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In Saginaw, protesters chant a different name at anti-police brutality march: Milton Hall

Credit Steve Carmody / Michigan Radio
Michigan Radio
Hundreds of people attended an anit-police brutality rally in Saginaw on Friday. They repeatedly chanted the name of Milton Hall, a black man with mental illness gunned down by Saginaw police 8 years ago.

“Say his name...Milton Hall!”

This week, George Floyd’s name has been heard in cities across Michigan. But in Saginaw, marchers chanted a different name.  

Milton Hall was killed by six Saginaw police officers in a parking lot eight years ago. Combined, the officers fired 47 shots. 11 struck Hall. 

Hall, who had a mental illness, was holding a small knife.

The officers were later cleared of wrongdoing. Milton’s mother eventually received a six figure settlement from the city. 

Credit Steve Carmody / Michigan Radio
Michigan Radio
“As a country we have a ways to go...and I think the primary reason is we fail to acknowledge there is a problem," says Pastor Michael Washington, a cousin of Milton Hall.

Hall’s death sparked outrage. It also led to change in the police department’s leadership and the way it serves the city.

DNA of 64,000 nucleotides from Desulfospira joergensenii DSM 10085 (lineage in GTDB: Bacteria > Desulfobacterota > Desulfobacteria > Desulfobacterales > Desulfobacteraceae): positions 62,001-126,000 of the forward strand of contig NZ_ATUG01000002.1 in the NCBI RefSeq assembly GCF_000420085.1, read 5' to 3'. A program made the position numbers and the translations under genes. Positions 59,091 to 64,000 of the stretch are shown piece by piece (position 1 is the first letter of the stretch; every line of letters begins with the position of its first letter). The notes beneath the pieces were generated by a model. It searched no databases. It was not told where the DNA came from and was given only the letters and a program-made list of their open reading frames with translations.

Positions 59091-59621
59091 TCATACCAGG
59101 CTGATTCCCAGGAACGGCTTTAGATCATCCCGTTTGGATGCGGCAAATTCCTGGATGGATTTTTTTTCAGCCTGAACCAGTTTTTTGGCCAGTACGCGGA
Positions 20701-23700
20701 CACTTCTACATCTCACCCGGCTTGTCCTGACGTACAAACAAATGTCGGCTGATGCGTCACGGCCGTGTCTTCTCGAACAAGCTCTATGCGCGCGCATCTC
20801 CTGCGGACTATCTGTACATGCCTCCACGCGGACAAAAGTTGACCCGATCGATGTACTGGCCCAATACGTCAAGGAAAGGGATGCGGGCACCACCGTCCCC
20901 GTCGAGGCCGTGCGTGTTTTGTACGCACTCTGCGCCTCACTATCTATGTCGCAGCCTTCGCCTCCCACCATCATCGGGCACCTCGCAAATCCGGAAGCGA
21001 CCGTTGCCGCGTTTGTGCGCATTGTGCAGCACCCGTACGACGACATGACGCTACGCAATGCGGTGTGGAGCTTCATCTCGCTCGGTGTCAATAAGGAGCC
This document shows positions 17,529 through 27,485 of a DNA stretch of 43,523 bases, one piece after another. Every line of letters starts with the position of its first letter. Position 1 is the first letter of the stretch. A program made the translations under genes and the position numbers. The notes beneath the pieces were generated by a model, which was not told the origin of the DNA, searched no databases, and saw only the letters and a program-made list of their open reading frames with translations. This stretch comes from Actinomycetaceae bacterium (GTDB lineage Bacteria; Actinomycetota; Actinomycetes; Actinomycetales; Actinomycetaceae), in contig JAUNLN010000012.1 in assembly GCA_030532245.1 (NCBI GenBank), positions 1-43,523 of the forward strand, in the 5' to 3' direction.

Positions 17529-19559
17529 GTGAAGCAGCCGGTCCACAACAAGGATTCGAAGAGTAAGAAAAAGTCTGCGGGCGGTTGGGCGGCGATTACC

Police Chief Robert Ruth says in the years since Hall’s death, the department has improved training, community engagement and transparency.  

He says the movement spurred by the death of George Floyd in Minneapolis last month should help his department and other local law enforcement agencies in Michigan.

“The movement, it’s going to change legislation in Lansing,” says Ruth. “And that’s what’s going to help me make moves here in Saginaw.”

Ruth and other law enforcement leaders took part in a Black Lives Matter rally and march that took place in the parking lot where Milton Hall died in a hail of bullets eight years ago.

Among those taking part was Hall’s cousin, Pastor Michael D. Washington.    

He lamented the violence that took his cousin’s life in 2012.

But Washington credits the police department with making systematic change in the years since.   Something Washington says the rest of country still must do.

“As a country we have a ways to go, and I think the primary reason is we fail to acknowledge there is a problem,” says Washington.

Friday’s rally and march drew a diverse cross section of Saginaw’s population.  

Speakers stressed the need to do more than march for change.  

They told the crowd to vote, be involved and speak against racism in private, not just in public. 

Steve Carmody has been a reporter for Michigan Public since 2005. Steve previously worked at public radio and television stations in Florida, Oklahoma and Kentucky, and also has extensive experience in commercial broadcasting.
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